Saturday, August 30, 2014

A Good Debutante's Guide to Ruin (The Debutante Files, #1)A Good Debutante's Guide to Ruin by Sophie Jordan

My rating: 2 of 5 stars

A Good Debutante's Guide to Ruin should be just the kind of book I love to read. There's a likeable heroine and a hero with a dark, tragic secret in his past. There's delicious, snarky banter as the pair revisit an old childhood friendship and renegotiate their interaction as adults. The love scenes are hot enough of scorch the print right off the page.

Yet I can only give this book two stars. If this were a first book, from a new author, I might rate it higher... but I just expect more from the talented Sophie Jordan. The prose is lush, the side characters well crafted and humorous. The difficulty lies with the main characters, Rosalie and her stepbrother, Declan. These two characters never come fully to life. Rosalie just isn't particularly...deep. She's grown up in a rural boarding school, placed there by her mother, the notorious second wife of a recently deceased Duke. Her mother is an awful person, who has abandoned her... yet we are never really shown how this abandonment has impacted her personality. When our book begins, she's been living at the school two years beyond graduation, without any financial support from her family. She's being unceremoniously dumped on the doorstep of her step-brother, the new Duke, by a headmistress who can't keep her and has no place for her.

The stepbrother hasn't seen our heroine for ten years, since he was unceremoniously chucked out of the house by his late father, the previous Duke, at roughly the same time that Rosalie was sent to school. When our characters reunite for the first time, he doesn't even recognize her, and apparently hasn't given her a thought in a decade.

As for Rosalie, she seems to have cherished a childhood crush on her stepbrother... but has made no attempt to keep in contact with him after they were separated. (At this point, the reader will start wondering, why not? But no explanation is ever offered.)

Actually, that's the main problem with Rosalie. For whatever she does, throughout the course of the book... no explanation is ever forthcoming. Her mind is completely opaque to the reader. She moves from situation to situation without really reacting to them, unmarked by the tragedies around her. She is never perplexed by the attitudes and behaviour of her relations, but accepts them unquestioningly. So Mom stuck her into a school and never came back... Rosalie doesn't mind. Declan left the house, never wrote her a letter, and didn't answer the headmistress when she wrote him about Rosalie. Again, Rosalie doesn't ever question why this is the case.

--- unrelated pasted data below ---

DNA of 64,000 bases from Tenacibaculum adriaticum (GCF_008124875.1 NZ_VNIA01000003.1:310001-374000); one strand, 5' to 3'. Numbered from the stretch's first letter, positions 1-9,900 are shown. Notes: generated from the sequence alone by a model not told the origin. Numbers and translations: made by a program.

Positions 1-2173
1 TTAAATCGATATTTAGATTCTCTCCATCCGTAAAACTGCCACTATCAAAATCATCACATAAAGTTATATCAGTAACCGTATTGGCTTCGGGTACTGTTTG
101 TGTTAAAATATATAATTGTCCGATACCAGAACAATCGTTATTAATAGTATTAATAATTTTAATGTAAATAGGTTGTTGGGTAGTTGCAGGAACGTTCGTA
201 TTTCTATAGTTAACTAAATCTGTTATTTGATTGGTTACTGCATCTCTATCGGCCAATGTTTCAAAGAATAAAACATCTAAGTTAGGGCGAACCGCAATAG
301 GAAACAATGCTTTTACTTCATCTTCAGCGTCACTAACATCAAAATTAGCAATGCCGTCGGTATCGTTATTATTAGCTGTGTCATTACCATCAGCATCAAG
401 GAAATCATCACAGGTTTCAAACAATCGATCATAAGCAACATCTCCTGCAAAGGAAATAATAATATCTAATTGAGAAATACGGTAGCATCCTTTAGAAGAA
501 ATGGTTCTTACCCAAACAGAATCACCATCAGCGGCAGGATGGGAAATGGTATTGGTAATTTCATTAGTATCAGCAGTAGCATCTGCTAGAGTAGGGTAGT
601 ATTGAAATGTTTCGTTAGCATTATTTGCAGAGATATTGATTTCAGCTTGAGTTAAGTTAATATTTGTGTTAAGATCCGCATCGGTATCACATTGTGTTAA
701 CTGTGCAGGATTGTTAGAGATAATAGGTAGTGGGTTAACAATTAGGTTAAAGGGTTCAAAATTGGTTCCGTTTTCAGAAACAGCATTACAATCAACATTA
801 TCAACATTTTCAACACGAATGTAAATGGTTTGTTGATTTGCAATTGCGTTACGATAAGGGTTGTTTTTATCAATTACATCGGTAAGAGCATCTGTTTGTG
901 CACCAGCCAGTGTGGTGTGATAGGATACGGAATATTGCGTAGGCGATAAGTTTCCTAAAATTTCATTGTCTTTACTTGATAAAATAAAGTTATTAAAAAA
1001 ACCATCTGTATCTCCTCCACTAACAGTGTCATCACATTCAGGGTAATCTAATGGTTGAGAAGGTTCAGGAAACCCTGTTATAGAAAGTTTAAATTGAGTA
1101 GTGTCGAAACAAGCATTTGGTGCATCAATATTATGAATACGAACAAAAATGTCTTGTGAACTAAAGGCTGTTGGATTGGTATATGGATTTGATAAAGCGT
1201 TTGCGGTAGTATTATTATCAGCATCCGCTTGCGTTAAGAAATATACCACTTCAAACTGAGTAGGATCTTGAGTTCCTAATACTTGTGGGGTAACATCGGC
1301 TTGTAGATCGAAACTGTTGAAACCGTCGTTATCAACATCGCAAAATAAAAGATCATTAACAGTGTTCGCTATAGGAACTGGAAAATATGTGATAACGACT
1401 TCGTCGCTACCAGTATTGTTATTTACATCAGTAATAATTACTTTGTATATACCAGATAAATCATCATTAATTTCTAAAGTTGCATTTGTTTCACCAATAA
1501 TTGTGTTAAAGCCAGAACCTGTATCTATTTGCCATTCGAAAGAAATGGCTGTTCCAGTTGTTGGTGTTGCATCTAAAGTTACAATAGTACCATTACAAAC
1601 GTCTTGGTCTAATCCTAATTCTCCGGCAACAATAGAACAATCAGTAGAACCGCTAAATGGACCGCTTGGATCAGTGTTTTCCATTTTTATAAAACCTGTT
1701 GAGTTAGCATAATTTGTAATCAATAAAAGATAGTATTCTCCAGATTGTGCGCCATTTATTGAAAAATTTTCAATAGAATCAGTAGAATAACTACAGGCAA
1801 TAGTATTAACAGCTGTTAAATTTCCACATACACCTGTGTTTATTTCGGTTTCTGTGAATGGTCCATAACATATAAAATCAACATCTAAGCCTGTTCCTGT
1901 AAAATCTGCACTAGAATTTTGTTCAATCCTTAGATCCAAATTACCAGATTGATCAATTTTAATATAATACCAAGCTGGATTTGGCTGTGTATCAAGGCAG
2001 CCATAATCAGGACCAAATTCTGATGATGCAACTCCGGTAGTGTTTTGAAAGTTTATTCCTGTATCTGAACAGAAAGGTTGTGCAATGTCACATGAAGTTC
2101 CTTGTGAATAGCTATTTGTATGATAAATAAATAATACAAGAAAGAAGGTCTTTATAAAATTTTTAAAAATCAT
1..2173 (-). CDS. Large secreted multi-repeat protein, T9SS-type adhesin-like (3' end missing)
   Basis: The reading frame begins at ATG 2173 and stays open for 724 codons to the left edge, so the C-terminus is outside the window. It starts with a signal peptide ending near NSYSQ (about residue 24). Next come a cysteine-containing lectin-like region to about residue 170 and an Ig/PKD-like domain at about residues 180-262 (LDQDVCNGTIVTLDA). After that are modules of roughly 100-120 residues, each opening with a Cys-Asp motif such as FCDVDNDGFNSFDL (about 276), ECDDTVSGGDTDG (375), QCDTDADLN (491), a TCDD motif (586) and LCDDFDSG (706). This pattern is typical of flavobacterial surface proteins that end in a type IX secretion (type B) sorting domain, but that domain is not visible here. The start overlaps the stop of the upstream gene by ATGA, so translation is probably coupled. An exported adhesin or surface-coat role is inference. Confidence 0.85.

Small spoiler, here... Declan, our hero, is a victim of child molestation at the hands of his stepmother. But we are never really shown any effects this situation has left upon his life, either. He's your cliche regency rogue. He's even introduced to the audience with a tart on his arm, bringing his friends home for a bit of drink and debauchery. When reunited with his stepsister, we are given glimpses of his thought processes which are frankly, disturbing. He goes from "who is this chick?" to sexual yearning in about a paragraph. Remember... This is a sexual abuse victim, looking at the daughter of his rapist. If that doesn't tell you what's wrong with this book, nothing else I have to say will really matter.

Selling these stepsiblings as a love story was always going to be a challenge. But the author never really delves into the necessary angst to make us believe in this relationship. Instead, she relies on some sort of instantaneous sexual magnetism between her lovers- a situation which, under the circumstances, beggars belief.

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